I'm Michel Martin and this is TELL ME MORE from NPR News. For the end of our program today, we want to talk about two aspects of American style. In a few minutes, we're going to talk about tattoos. They used to be something you got when you went into the Army or to jail, but now they've gone mainstream. We'll talk with a leading tattoo artist about that in just a minute.
As Moore, Oklahoma continues to recover after this week's deadly tornado, survivors of the 2011 Joplin, Missouri tornado are marking the second anniversary of that disaster today. Host Michel Martin discusses Joplin's recovery, and what lessons it might hold for Oklahoma, with Joplin Mayor Melodee Colbert Kean and school superintendent C.J. Huff.
I'm Michel Martin and this is TELL ME MORE from NPR News. Today, as you would expect, we are continuing to follow events in Moore, Oklahoma, where residents are recovering from the impact of a deadly tornado. We decided to call on leaders from Joplin, Missouri. Two years ago today that town was also hit. So we thought this would be a good time to check in on Joplin's recovery and see if there are any lessons Joplin residents can offer their neighbors.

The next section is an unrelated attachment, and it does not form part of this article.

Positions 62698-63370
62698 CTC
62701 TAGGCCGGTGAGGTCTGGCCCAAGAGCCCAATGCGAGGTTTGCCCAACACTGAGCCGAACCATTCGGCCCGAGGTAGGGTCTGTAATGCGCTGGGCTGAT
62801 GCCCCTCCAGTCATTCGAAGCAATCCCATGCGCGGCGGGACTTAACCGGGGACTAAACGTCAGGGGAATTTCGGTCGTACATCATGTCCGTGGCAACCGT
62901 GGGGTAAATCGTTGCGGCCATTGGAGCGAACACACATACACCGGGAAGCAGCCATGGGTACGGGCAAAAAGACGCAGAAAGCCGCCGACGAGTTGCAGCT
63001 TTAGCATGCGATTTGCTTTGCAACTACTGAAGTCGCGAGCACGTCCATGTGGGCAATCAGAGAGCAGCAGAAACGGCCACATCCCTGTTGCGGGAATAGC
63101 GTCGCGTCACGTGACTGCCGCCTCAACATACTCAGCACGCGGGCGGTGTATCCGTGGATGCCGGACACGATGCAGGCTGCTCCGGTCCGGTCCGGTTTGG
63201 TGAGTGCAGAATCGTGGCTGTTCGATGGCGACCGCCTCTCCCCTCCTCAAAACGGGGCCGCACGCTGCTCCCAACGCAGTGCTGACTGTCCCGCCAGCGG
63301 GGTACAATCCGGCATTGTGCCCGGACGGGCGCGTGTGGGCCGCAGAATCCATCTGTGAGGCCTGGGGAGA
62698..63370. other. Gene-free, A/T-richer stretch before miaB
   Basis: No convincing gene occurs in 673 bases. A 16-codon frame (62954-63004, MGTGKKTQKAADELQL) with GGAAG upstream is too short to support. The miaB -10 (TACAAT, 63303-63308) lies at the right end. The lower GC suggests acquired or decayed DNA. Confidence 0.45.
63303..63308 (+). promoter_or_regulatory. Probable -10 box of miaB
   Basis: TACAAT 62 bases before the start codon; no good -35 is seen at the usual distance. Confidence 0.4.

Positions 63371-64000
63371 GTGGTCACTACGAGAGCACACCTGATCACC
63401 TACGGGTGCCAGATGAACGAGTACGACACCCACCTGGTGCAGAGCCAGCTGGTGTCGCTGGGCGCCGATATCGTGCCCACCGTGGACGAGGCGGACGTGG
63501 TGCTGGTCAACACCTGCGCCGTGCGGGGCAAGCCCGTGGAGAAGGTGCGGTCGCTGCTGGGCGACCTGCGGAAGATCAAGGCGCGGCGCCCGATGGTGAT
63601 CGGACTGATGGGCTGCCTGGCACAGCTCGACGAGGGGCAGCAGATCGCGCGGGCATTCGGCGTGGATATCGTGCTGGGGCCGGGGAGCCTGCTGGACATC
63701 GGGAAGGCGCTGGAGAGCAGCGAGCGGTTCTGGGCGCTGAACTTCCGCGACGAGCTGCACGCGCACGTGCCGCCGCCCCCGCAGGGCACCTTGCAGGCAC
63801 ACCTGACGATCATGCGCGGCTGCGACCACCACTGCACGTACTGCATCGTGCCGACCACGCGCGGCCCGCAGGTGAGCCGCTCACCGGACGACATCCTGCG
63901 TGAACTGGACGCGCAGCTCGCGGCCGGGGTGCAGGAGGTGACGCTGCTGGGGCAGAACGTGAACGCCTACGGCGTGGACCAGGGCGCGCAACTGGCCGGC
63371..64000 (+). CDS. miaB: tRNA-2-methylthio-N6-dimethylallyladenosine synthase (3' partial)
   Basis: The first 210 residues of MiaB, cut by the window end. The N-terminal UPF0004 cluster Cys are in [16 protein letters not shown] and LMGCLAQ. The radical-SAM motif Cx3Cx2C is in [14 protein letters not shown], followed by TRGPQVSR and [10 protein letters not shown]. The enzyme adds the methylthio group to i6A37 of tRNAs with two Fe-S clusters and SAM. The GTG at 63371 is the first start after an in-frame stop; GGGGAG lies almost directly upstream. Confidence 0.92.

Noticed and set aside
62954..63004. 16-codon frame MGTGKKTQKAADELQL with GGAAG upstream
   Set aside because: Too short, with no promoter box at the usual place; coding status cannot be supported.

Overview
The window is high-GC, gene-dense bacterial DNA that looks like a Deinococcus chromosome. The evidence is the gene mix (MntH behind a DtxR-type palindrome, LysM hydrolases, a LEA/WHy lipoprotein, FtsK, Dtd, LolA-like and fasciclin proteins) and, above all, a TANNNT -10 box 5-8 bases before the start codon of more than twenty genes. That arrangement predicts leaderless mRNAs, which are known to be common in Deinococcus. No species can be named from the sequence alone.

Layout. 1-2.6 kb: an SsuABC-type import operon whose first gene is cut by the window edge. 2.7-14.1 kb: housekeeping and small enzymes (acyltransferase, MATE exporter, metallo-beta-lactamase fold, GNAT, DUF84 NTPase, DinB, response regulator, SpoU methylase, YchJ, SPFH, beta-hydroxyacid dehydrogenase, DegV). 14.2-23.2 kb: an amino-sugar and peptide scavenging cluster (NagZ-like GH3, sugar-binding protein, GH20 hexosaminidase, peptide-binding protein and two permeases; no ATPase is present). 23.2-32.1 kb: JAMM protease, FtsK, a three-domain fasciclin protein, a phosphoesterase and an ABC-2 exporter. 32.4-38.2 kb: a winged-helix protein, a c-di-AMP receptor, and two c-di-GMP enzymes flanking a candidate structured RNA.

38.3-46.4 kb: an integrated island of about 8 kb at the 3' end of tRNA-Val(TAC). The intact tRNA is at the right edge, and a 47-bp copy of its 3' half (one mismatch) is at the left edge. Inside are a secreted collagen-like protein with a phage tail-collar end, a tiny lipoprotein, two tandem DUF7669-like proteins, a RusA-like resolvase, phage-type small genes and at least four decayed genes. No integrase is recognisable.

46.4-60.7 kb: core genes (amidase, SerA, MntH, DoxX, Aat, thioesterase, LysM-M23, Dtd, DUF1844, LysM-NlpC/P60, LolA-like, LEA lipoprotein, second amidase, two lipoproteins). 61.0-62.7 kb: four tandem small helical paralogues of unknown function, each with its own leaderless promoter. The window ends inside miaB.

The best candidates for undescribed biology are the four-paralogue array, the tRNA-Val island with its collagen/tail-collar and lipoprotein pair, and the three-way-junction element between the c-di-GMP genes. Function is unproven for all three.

In the nearly impenetrable language that comes with his job, Federal Reserve Chairman Ben Bernanke told Congress on Wednesday that even though the economy is doing better, the central bank needs to keep giving it a boost.
I freely admit that, until the new Random Access Memories, I wasn't much of a Daft Punk fan. I could appreciate the craft and imagination that went into creating the French duo's mixture of electronic genres — techno, house, disco — but the mechanical repetitions and heavily filtered vocals didn't turn me on in any other way.
Great Britain is in the midst of a measles epidemic, one that public health officials say is the result of parents refusing to vaccinate their children after a safety scare that was later proved to be fraudulent.
More than 1,200 people have come down with measles so far this year, following nearly 2,000 cases in 2012. Many of the cases have been in Wales.
An international group of plant pathologists has solved a historical mystery behind Ireland's Great Famine.
Sure, scientists have known for a while that a funguslike organism called Phytophthora infestans was responsible for the potato blight that plagued Ireland starting in the 1840s. But there are many different strains of the pathogen that cause the disease, and scientists have finally discovered the one that triggered the Great Famine.